Occurrence and genetic diversity analysis of apple stem pitting
virus isolated from apples in China
Received: 9 February 2017 / Accepted: 19 March 2017 / Published online: 25 April 2017
Ó Springer-Verlag Wien 2017
Abstract Two primer pairs were used to detect apple stem
pitting virus (ASPV) using a reverse transcription (RT)-
PCR test. 82 out of the 141 randomly collected samples,
from ten orchards in ﬁve provinces and regions of China,
tested positive. In the positive samples forty-ﬁve (55%)
were infected by ASPV and two other viruses. The full coat
protein (CP) and the triple gene block (TGB) gene 1, 2 and
3 of partial ASPV isolates were subsequently cloned. The
nucleotide and amino acid identities of 39 CP sequence
variants from 31 Chinese apple samples were compared
with that of previously reported ASPV isolates and were
67.4–96.0% and 68.4–97.7%, respectively. All ASPV
sequence variants from Chinese apples separated into two
clades with CP- and TGB-based phylogenetic trees, whilst
the grouping of TGB2 and TGB3 trees was the same. Three
recombinants (FS06-2, X5-2, and XLF-C-2) for CP and six
(TH2-5, X8-2, FS05-2, X6-2 and XLF-A-1) recombinants
for TGB were identiﬁed from the Chinese apple isolates.
Two recombinants were found in the TGB sequence of
isolate XLF-A-1. The results presented here may assist in
the development of a more comprehensive screening tool
for apple viruses.
Apple (Malus domestica) is one of the most widely grown
fruit trees in the world. China is one of the main apple-
producing countries, with a planting area of 2.3 million
hectares (ha) and 41 million tons of fruit produced in 2014.
In fact China produces almost half of the world’s apples.
Many fruit trees, like apple, that are produced via vegeta-
tive propagation are particularly susceptible to viruses that
are transmitted from generation to generation. In com-
mercially cultivated apple trees, apple mosaic virus
(ApMV, genus Ilarvirus, family Bromoviridae), apple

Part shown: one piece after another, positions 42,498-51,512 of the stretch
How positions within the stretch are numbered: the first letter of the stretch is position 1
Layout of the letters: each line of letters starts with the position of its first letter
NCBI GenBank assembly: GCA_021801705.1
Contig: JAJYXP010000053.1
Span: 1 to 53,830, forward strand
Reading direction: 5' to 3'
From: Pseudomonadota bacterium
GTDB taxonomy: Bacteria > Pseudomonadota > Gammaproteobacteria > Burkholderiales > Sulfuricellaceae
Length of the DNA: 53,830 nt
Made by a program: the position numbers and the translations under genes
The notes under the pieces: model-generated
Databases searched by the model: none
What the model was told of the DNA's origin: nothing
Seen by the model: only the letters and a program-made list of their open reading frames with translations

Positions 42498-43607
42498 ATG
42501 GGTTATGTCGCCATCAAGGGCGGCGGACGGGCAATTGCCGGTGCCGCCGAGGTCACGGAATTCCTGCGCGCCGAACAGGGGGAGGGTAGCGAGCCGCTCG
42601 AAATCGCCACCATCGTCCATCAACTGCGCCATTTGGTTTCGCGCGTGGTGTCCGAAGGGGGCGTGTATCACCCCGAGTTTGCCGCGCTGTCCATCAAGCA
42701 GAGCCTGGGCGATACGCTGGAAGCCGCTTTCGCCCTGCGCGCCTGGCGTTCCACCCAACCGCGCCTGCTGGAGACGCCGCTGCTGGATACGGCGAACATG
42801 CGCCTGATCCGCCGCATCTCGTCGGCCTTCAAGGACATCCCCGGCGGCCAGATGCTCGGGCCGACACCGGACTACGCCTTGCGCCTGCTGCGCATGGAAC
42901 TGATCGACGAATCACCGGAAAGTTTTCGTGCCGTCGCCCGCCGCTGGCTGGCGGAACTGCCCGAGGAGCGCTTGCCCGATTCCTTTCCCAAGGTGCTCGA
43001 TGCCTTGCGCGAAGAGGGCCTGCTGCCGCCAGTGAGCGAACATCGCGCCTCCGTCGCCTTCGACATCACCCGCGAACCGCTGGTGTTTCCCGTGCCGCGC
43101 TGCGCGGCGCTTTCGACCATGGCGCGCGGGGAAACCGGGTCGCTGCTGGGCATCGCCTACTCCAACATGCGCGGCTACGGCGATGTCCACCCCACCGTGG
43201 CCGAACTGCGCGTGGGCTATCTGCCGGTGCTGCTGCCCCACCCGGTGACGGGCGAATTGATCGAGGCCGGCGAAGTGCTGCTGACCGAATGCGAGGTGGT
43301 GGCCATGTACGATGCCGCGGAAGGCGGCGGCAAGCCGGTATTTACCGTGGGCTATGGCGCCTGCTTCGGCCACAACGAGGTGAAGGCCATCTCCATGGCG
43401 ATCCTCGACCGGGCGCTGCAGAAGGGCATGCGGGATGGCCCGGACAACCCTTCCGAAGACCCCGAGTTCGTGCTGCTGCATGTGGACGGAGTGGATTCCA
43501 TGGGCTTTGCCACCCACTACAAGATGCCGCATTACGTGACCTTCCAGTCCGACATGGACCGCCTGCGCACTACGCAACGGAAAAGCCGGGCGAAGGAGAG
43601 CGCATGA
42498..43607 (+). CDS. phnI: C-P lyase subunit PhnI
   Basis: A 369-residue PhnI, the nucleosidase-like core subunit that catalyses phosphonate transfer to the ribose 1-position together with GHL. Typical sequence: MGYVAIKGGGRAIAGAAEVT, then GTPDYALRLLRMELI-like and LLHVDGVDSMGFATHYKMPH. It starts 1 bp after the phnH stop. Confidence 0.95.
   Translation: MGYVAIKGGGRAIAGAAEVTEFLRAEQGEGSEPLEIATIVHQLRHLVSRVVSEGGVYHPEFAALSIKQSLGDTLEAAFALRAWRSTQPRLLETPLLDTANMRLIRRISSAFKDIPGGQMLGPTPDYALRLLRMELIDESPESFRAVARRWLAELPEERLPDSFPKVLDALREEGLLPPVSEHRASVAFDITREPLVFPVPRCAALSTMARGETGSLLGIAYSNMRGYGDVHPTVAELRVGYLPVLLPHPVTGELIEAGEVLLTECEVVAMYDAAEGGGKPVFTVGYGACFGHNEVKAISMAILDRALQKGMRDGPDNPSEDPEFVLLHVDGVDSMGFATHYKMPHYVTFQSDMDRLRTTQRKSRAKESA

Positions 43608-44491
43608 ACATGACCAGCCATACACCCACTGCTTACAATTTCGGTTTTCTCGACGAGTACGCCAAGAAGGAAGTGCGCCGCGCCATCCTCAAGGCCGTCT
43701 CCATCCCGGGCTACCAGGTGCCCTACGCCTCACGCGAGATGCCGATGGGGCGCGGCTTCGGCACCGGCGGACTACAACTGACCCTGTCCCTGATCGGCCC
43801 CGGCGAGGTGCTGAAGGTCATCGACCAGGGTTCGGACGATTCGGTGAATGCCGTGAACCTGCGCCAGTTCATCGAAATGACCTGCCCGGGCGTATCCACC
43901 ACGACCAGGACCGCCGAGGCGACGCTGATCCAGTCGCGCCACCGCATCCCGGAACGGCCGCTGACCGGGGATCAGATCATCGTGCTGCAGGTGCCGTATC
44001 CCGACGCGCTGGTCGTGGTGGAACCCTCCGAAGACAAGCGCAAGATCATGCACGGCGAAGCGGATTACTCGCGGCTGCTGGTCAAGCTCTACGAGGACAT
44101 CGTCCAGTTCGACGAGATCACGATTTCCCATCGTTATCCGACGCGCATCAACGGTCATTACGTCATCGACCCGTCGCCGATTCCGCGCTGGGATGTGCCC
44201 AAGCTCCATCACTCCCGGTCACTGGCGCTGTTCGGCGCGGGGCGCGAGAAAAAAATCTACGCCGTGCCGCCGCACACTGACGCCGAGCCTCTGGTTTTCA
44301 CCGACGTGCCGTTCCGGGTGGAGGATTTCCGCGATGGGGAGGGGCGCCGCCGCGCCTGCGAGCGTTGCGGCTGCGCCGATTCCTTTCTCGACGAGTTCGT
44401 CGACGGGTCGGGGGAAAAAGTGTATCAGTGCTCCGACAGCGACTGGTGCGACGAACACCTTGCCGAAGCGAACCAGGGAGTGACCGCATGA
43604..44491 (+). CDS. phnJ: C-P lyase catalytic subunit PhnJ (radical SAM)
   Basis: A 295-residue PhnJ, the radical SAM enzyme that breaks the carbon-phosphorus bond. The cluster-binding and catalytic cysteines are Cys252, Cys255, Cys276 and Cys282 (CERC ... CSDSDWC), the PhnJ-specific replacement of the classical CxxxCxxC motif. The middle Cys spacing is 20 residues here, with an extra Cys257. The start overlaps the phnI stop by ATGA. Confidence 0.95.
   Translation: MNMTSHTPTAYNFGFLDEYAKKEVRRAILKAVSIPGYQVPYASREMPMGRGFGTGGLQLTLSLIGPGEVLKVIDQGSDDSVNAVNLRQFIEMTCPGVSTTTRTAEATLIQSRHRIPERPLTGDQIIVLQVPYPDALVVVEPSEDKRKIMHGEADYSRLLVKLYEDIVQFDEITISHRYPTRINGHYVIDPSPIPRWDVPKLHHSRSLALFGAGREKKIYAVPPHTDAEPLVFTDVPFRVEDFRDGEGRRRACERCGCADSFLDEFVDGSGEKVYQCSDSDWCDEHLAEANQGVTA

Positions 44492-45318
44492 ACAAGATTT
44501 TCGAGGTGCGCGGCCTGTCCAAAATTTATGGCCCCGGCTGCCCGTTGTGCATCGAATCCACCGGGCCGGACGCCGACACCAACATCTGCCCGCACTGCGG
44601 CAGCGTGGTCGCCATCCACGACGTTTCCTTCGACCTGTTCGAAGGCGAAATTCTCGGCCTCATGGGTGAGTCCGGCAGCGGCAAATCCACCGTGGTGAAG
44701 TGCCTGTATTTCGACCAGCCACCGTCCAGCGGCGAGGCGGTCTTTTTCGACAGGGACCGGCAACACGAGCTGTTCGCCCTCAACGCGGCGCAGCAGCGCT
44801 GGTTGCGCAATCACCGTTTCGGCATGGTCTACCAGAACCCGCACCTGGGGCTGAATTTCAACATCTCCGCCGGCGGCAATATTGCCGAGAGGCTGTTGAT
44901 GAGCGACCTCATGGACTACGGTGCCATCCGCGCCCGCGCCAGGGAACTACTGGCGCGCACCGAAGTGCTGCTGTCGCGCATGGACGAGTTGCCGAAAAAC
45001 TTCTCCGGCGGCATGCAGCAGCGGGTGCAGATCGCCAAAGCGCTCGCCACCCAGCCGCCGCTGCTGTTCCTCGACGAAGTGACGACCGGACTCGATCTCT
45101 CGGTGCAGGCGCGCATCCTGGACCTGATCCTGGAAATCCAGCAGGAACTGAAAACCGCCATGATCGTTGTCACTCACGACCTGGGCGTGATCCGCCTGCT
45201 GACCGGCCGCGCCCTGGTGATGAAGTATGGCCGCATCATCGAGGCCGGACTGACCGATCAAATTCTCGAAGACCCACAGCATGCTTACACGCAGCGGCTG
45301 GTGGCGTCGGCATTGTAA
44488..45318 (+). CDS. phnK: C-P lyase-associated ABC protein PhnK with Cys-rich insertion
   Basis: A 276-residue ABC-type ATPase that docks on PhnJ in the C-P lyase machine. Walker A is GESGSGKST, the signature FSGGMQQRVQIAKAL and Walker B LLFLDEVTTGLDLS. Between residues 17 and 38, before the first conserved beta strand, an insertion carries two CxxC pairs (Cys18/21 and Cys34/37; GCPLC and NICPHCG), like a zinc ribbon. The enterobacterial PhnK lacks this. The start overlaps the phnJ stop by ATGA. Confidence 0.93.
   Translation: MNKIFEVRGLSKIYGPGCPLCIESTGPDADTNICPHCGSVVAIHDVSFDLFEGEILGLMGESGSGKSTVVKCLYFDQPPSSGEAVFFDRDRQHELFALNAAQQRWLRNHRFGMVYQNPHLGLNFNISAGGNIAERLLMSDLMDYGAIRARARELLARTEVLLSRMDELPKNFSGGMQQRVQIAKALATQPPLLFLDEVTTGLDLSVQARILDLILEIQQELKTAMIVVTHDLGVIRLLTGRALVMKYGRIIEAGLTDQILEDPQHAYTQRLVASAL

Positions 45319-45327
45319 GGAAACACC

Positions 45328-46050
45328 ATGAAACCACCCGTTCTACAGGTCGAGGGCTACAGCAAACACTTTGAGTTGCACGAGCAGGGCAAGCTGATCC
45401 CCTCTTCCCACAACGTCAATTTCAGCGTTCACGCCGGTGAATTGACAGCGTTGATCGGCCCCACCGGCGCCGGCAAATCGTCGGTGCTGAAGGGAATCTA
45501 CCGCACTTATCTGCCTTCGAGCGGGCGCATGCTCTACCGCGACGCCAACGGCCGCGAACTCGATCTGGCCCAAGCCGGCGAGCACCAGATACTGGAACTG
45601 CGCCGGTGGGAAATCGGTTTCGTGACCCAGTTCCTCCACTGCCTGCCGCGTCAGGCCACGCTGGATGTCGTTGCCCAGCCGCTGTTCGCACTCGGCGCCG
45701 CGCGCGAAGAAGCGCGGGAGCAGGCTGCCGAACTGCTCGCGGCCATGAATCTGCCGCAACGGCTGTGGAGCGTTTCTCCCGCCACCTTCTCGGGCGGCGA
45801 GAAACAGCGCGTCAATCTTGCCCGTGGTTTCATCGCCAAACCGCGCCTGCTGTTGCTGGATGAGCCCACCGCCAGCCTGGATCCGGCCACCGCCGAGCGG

chlorotic leaf spot virus (ACLSV, genus Trichovirus,
family Betaﬂexiviridae), apple stem pitting virus (ASPV,
genus Foveavirus, family Betaﬂexiviridae), apple stem
grooving virus (ASGV, genus Capillovirus, family
Betaﬂexiviridae), and apple scar skin viroid (ASSVd) are
common pathogens, except in a handful of resistant vari-
ASPV has a worldwide distribution in pome fruit trees.
It is transmitted mechanically to a limited herbaceous host
range and has no known vector . ASPV is a latent virus
of apple and pear that often remains asymptomatic yet may
result in growth reduction and yield losses [11, 22].
Symptoms comprise xylem pits in the stem of ‘Virginia
crab’ and epinasty and decline of ‘Spy 277’ cultivar .
Pear vein yellow disorders, stony pit disease, and necrotic
spots are induced by certain ASPV strains in various pear
cultivars . Sooty ring spot and fruit deformation in
quince have also been associated with ASPV infection
. ASPV frequently occurs in combination with other
latent viruses such as ACLSV and ASGV. This co-infec-
tion is the main cause of a decrease in fruit yield quality
and quantity. Yield reductions for apple production
reported in the literature vary from 12.0% to 67.0%
[3, 24, 31], which leads to tremendous economic losses.
The genome of ASPV is a single-stranded positive-sense
RNA and the virus particles are ﬂexible ﬁlaments that are
12–15 nm wide and 800 nm long. The genome comprises
Electronic supplementary material The online version of this
article (doi:10.1007/s00705-017-3384-3) contains supplementary
material, which is available to authorized users.
& Ya-Feng Dong
Research Institute of Pomology, Chinese Academy of
Agricultural Sciences, Xingcheng 125100, PR China
Arch Virol (2017) 162:2397–2402